In this series for the National Post, written by Munk Fellow Alastair Gillespie, leading statesmen from 1865 articulate the political challenges they grappled with. Here he looks at Thomas D'Arcy McGee.
By Alastair C. F. Gillespie, February 7, 2015
The Hon. Thomas D’Arcy McGee, Minister of Agriculture and Statistics, today addressed the legislature in support of confederation. He concludes a week-long barrage by the five chief coalition ministers, after which they will cede the floor for replies from the opposition leaders and the general debate. Throughout, Mr. McGee demonstrated his characteristic interest in large ideas, taking for his subject the ideal of confederation.
Mr. McGee first reviewed the history of confederation, considering its development as an idea. Men as far back as Richard John Uniacke and John Beverley Robinson wrote of a union of the colonies, and lately an extensive pamphlet literature has grown up, preparing the public mind. The “private writer in his closet,” Mr. McGee declaimed, “was kindling a fire that would ultimately light up the whole political horizon, and herald the dawn of a better day for our country and our people.”
Before confederation, he argued, there was first imagination: “If we have dreamed a dream of union … it is at least worthwhile remarking that a dream which has been dreamed by such wise and good men may, for aught we know or you know, have been a sort of vision — a vision foreshadowing forthcoming natural events in a clear intelligence.” The public mind has been readied for unity, and now its time has come: “Events stronger than advocacy, events stronger than men, have come in at last like the fire behind the invisible writing to bring out the truth of these writings and to impress upon the mind of every thoughtful man who has considered the position and probable future of these scattered provinces.”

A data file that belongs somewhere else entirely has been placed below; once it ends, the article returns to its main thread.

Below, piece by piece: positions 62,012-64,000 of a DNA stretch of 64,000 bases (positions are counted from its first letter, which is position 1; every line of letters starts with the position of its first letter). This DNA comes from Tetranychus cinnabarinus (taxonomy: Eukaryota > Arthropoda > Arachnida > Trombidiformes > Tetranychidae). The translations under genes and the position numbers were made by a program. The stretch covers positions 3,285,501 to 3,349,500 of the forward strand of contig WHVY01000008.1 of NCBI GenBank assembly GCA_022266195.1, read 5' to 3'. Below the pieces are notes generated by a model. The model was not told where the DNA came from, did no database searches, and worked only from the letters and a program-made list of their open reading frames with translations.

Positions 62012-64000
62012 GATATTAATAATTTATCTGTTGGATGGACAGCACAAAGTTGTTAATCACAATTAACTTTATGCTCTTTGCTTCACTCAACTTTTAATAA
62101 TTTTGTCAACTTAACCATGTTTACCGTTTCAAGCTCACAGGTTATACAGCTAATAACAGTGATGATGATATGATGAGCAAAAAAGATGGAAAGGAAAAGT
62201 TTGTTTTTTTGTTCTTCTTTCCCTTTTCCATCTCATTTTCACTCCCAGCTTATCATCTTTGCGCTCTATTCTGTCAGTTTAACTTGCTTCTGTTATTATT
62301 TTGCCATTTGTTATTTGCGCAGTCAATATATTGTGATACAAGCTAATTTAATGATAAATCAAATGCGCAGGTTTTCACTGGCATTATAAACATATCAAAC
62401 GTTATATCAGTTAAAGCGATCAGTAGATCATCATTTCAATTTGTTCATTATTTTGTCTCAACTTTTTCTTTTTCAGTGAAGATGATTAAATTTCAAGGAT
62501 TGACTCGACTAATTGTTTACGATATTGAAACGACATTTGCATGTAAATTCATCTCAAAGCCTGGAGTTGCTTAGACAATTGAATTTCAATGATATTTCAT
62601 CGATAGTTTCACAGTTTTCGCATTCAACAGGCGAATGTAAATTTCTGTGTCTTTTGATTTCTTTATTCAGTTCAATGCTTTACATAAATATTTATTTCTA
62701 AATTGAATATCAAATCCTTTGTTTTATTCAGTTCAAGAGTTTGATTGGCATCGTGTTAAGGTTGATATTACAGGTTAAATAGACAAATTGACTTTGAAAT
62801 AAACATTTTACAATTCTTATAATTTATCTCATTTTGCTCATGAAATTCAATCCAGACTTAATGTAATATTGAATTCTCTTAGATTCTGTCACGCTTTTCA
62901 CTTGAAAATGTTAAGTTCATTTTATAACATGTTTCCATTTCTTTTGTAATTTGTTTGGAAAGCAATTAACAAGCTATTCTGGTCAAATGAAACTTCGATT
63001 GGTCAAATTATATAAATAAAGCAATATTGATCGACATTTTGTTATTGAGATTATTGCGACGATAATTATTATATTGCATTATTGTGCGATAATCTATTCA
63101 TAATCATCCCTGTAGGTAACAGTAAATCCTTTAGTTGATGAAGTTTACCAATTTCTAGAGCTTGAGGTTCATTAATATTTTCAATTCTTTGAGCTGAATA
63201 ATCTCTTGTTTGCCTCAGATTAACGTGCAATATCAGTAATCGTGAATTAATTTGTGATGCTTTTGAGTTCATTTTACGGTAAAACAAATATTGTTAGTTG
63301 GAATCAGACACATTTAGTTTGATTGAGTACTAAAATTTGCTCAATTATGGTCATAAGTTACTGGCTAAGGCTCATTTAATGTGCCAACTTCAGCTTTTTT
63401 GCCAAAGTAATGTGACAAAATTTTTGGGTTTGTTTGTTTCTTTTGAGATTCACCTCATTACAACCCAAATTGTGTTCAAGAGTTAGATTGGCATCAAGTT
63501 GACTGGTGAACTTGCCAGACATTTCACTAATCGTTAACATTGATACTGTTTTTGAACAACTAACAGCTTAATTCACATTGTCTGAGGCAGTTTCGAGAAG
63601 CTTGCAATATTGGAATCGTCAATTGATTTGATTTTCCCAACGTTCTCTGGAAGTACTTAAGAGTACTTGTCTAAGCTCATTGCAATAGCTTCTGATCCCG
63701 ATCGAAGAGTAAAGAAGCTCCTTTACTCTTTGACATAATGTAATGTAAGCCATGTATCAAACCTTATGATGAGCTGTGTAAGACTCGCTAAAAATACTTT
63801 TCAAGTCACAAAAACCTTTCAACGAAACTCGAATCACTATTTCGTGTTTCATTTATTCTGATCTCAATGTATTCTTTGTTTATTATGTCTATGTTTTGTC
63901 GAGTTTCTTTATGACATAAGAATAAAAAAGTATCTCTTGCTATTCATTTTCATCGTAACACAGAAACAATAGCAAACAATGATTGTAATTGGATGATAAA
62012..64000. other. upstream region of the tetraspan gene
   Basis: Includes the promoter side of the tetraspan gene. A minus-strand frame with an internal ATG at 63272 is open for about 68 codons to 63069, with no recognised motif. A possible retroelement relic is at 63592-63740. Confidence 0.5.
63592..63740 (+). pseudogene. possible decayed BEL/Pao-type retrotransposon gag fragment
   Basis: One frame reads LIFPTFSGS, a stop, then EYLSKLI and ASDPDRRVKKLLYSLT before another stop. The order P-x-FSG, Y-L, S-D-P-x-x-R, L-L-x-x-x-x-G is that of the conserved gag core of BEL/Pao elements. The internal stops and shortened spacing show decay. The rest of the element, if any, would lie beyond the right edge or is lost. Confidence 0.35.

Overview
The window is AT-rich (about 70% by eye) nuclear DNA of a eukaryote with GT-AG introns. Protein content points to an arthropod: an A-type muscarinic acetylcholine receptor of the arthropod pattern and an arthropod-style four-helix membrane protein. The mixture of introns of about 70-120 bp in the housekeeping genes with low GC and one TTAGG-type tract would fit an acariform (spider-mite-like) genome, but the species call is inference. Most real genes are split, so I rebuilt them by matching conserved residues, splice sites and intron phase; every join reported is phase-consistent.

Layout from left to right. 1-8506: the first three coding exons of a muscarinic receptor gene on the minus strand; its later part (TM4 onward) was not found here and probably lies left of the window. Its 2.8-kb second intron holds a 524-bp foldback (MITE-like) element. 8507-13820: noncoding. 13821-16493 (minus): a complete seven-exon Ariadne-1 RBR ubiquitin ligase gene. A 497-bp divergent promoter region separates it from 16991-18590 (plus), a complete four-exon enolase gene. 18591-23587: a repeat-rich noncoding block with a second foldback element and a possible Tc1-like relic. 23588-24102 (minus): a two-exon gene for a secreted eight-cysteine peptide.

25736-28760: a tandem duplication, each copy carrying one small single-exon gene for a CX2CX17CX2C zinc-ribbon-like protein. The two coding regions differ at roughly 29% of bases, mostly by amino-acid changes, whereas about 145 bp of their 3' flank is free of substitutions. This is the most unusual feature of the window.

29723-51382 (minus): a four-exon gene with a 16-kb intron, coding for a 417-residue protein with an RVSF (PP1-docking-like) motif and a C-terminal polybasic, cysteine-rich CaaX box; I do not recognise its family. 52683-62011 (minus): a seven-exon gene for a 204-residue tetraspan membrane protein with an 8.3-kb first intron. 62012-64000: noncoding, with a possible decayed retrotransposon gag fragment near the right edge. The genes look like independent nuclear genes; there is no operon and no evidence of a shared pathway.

Mr. McGee argued that a mental union of the colonies has already come into being, and is already having beneficial effects. As the minister has said well on another occasion, “our mental independence is an essential condition of our political independence.” The public discussion of constitutional matters would do no discredit to more established communities. Recent events were “sound mental food,” and to every man “a topic upon which he can fitly exercise his powers, no longer gnawing at a file and wasting his abilities in the poor effort of advancing the ends of some paltry faction or party.” McGee believes “the provincial mind … [has] leaped at a single bound out of the slough of mere mercenary struggles for office.” We had “the metal, the material,” he said, “out of which to construct a new and vigorous nationality.”
McGee then shifted to the central political motives for confederation, and here he said we have had three warnings. First a friendly warning from England, in the form of responsible government, free trade, and changes to the defence. Second a warning from the Americans, engulfed in civil war: “when the three cries among our next neighbours are money, taxation, blood, it is time for us to provide for our own security.” Third was the warning from within, five successive governments in two years, surviving or falling only by the call of a page, searching after absent members.